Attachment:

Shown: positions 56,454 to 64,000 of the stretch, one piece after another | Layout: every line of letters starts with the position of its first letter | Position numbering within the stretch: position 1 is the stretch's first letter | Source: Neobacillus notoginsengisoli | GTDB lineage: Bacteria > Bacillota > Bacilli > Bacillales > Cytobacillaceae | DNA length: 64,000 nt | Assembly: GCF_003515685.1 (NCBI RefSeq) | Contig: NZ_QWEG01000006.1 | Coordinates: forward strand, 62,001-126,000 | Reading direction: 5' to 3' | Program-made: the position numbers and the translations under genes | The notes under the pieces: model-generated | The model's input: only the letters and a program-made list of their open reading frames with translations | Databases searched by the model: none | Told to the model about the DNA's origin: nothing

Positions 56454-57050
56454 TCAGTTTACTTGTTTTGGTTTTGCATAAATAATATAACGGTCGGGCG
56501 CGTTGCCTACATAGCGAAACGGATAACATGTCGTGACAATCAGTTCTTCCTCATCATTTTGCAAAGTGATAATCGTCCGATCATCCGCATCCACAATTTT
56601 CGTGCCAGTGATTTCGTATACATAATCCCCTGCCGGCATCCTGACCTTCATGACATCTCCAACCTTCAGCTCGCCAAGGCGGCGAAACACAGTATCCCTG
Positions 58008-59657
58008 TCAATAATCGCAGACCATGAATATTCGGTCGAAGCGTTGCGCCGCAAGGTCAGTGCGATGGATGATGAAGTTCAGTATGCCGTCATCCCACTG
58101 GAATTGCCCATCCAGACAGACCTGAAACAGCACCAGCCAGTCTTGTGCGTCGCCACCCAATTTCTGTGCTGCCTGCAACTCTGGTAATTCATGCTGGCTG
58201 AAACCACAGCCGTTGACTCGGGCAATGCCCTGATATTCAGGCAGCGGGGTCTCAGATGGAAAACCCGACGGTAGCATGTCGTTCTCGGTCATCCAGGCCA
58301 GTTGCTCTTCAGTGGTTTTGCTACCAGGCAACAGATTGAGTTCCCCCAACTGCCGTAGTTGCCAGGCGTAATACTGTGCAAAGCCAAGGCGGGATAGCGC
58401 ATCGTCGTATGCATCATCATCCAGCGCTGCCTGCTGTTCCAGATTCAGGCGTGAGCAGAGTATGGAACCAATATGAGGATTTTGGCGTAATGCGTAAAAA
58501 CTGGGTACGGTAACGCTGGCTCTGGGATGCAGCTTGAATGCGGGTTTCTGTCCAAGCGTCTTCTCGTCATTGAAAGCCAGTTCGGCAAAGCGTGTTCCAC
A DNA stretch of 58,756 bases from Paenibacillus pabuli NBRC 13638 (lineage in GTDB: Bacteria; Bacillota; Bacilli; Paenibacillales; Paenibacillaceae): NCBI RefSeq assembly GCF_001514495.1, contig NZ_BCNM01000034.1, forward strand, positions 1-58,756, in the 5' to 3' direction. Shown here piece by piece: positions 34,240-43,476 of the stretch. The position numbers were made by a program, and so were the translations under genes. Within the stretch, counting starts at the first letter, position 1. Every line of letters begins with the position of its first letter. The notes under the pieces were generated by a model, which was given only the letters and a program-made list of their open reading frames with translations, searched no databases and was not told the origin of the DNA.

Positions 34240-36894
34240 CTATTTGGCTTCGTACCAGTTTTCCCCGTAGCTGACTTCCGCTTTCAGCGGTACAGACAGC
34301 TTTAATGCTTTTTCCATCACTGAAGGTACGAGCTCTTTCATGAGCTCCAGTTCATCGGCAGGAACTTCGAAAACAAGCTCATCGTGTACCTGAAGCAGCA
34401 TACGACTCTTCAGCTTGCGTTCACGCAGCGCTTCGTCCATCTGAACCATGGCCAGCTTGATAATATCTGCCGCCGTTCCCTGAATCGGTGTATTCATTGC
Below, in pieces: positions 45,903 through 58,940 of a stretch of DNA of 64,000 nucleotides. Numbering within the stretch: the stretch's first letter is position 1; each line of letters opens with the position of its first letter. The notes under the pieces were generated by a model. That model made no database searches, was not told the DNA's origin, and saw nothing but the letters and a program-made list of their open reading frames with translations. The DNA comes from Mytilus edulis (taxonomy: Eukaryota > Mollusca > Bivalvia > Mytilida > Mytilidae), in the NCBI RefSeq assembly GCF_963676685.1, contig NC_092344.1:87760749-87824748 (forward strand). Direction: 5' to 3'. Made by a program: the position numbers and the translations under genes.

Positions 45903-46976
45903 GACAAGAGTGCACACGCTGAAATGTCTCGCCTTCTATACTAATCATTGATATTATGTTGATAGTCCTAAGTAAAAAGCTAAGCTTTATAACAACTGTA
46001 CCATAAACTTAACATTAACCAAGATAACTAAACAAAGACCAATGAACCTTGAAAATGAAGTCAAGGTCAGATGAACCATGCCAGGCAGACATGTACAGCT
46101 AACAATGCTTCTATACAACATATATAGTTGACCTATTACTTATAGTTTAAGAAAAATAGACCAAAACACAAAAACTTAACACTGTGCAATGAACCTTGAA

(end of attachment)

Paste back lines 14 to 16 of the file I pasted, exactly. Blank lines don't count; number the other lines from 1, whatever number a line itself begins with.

Positions 34240-36894
34240 CTATTTGGCTTCGTACCAGTTTTCCCCGTAGCTGACTTCCGCTTTCAGCGGTACAGACAGC
34301 TTTAATGCTTTTTCCATCACTGAAGGTACGAGCTCTTTCATGAGCTCCAGTTCATCGGCAGGAACTTCGAAAACAAGCTCATCGTGTACCTGAAGCAGCA